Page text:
Comforting those who mourn, then, is an important act of spiritual warfare.  Emotionally, to hold onto our hurt feels just.  But, while grief is honorable, unforgiveness is not.  Refusing to forgive will leave us miserable and make us a pawn in one of Satan’s schemes (Matthew 18:21-35).


When we identify the swarm’s activity, we remember that Satan is vastly weaker than our God.


In Luke 11:14-20 Jesus is accused of performing an exorcism by the power of Beelzebul.  Look at these verses.


Now he was casting out a demon that was mute.  When the demon had gone out the mute man spoke, and the people marveled.  But some of them said, “He casts out demons by Beelzebul, the prince of demons,” while others, to test him, kept seeking from him a sign from heaven.  But he knowing their thoughts, said to them, “Every kingdom divided against itself is laid waste and a divided household falls.  And if Satan also is divided against himself, how will his kingdom stand?  For you say that I cast out demons by Beelzebul.  And if I cast out demons by Beelzebul, by who do your sons cast them out?  Therefore they will be your judges.  But if it is by the finger of God that I cast out demons than the kingdom of God has come upon you.”  ESV


In Luke 11:20 Jesus said, “But if it is by the finger of God that I cast out demons, then the kingdom of God has come upon you.”  Jesus uses the term, “finger of God, “ to illustrate how little power God has to expend to squash the demonic.  We need to understand spiritual warfare is not a struggle between two equally competing powers.  God only needs to flex a pinky when he wants to deal with Satan.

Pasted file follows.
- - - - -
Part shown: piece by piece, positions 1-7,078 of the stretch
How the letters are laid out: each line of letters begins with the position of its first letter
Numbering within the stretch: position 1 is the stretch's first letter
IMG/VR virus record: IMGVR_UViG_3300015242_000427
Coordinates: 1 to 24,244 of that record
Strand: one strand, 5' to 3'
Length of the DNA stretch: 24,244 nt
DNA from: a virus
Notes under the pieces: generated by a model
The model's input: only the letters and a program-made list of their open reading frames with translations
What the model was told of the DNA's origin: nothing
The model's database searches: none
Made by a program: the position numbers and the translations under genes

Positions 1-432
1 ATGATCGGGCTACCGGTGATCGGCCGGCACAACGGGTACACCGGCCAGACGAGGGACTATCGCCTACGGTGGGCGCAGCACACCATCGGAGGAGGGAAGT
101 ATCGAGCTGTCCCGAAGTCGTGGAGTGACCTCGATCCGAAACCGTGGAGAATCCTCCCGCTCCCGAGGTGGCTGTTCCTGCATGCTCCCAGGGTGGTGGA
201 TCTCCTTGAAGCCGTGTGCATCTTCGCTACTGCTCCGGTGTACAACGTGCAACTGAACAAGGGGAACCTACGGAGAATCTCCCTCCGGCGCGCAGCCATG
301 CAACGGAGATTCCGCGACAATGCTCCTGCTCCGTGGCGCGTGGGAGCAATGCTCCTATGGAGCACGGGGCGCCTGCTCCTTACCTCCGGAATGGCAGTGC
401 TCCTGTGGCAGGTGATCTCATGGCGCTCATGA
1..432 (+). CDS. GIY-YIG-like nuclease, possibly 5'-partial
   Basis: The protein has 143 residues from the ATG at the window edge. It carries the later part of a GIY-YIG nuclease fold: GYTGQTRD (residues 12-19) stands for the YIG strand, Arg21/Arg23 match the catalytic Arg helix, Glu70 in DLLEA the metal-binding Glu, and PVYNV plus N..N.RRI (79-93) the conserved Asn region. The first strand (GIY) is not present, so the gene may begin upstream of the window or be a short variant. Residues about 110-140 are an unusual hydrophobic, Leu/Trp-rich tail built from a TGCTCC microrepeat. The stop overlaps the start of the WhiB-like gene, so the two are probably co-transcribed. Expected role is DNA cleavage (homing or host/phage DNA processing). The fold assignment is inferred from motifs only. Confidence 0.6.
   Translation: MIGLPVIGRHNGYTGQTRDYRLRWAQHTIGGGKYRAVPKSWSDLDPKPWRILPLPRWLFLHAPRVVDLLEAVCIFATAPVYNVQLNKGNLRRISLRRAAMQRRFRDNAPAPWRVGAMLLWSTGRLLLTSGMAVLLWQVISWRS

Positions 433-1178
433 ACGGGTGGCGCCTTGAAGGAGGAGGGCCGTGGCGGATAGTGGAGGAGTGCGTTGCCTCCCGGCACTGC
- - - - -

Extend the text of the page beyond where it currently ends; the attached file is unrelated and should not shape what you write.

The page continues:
Satan deceitfully gains access in lives when we join in his evil ways…when we listen to his lies of fear and self-pity…when we refuse to forgive our enemies…when we traffic in anger, gossip and deception.  Any evil practice will give ground to the demonic to continue swarming around our heart and hurt us.  Exhausted from the conflict, those who love Jesus will finally surrender, repent, and listen to God.  He is our deliverer, but he calls us to remain teachable and forgive.  He calls us to resist the devil.  How we think about God and his eternal plans are critical when we want to walk in God’s healing kindness.   



1)   How might a person begin seeking greater emotional health?



2)   Who might we protect by forgiving our enemies?